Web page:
IN THE pharmaceutical industry, it is no secret that reliability and safety are of number one importance. Identification and inspection processes are essential to ensure products are accurate and dependable.
With the introduction of the pharmaceutical industry's Guide to good Automation Manufacturing Practice, or "GAMP" as it is often called, the expectation placed on suppliers of such technology is becoming far greater than some may dare to still anticipate.
Three years ago, Andrew Donald Design Engineers (ADDE), a Melbourne company, was approached by a pharmaceutical company to develop and manufacture a series of plastic ampoule finishing lines to form part of a substantial new production facility in Sydney.
The result has been a new range of innovative Australian identification and inspection machines that are generating considerable international interest.
The pharmaceutical company was searching for a design team with the mind-set to remain committed to the process and dedicated to embracing best practice as dictated by GAMP.
Chief design engineer George Kourdelis, and the team at ADDE, proved capable of meeting these requirements, using Siemens technology.
The fourth finishing line in the series has recently been completed and is ready for shipment and a further two lines are nearing completion.
The pharmaceutical company requested that ADDE use Siemens products in the making of this finishing line.
As Siemens is well known in the industry, and as this customer uses Siemens products internationally, it specified Siemens' controls to be implemented for these systems.
The new finishing lines receive plastic ampoules filled with injectable fluid solutions, produced by a blow fill and seal machine, and perform identification, extensive testing and inspection processes before delivering them downstream for packing.
The ADDE machines comprise three main modules: Infeed module with buffer inspection and outfeed module. Each ampoule is tracked as it passes through the machine and its status monitored within a series of shift registers.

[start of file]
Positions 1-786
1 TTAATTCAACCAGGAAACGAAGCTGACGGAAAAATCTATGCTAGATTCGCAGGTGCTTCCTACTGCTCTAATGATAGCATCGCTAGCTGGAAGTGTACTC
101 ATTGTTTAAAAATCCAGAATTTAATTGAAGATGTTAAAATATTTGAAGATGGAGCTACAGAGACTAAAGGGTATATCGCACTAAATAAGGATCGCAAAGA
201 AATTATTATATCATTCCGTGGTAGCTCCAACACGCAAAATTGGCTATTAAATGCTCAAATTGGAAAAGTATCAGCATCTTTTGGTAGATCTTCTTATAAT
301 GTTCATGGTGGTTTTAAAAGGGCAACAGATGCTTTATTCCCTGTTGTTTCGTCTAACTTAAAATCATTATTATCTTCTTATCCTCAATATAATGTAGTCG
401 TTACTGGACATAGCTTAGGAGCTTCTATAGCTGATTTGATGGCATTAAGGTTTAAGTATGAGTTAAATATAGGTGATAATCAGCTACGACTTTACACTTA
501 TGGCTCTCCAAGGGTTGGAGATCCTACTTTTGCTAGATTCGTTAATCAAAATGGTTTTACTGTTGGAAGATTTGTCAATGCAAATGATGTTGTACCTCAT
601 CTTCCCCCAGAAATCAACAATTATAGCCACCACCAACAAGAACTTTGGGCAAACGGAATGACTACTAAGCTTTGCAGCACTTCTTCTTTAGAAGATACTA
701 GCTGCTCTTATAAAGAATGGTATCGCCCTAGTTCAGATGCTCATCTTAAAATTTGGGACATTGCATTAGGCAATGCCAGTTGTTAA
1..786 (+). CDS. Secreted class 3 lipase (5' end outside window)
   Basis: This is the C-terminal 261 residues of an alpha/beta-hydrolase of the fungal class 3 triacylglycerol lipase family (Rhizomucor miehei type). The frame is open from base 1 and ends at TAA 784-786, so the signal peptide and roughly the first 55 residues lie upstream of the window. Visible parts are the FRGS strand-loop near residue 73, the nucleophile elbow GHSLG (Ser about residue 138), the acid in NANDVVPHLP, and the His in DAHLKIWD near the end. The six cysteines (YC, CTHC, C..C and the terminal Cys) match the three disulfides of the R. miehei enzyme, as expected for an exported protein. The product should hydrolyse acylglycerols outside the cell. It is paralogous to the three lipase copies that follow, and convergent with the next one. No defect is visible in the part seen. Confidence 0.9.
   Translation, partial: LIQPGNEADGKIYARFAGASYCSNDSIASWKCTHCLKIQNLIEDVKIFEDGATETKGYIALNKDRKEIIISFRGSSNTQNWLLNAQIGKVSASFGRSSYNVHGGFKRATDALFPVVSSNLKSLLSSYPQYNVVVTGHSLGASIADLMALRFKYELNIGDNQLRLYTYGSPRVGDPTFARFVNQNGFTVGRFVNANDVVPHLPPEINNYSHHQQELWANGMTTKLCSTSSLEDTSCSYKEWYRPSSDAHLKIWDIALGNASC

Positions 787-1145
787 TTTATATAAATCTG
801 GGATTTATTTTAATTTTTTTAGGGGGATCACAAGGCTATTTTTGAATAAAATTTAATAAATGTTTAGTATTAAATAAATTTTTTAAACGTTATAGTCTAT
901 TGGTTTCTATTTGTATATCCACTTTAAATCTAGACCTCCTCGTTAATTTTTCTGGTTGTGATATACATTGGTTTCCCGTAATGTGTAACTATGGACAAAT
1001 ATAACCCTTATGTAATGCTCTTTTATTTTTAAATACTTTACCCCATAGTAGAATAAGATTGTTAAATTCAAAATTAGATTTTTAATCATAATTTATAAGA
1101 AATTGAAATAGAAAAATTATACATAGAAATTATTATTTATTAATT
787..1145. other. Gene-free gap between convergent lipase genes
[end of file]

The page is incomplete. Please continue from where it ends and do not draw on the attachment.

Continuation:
The machine automatically confirms that individual rejected ampoules have been removed at the reject station to guarantee that faulty product cannot pass downstream to the packing area.
The main module of the machine has stations for ampoule surface treatment, labelling and/or printing, video vision inspection, pin-hole leak detection and manual inspection.
Siemens supplied the PLC CPU, hardware with Profibus DP nodes configuration, and the digital input and output technology. The machines have Siemens Micromaster single-phase variable speed drives with internal RFI filtering.
The cabling from the motors is connected directly to the terminals on the drives to minimise EMC and RF interference.
A Siemens OP 27 panel is used for the MMI with more than 100 screens developed by ADDE to make it easy for operators to control and monitor the machine's functions and production data.
Screens for machine setting and diagnostics are accessible under password to further enhance the machine uptime by providing maintenance information.
It also provides the facility to set parameters for elements such as servo drives, directly from the machine control panel.
Using this Siemens technology, ADDE was able to take a series of processes normally executed as independent operations, including leak testing and printing, and was able to incorporate them into a single machine.
This has resulted in better coordination of ampoule production and monitoring of rejects in these new machines that are literally half the size and can be commissioned in less than half the time of their more cumbersome predecessors.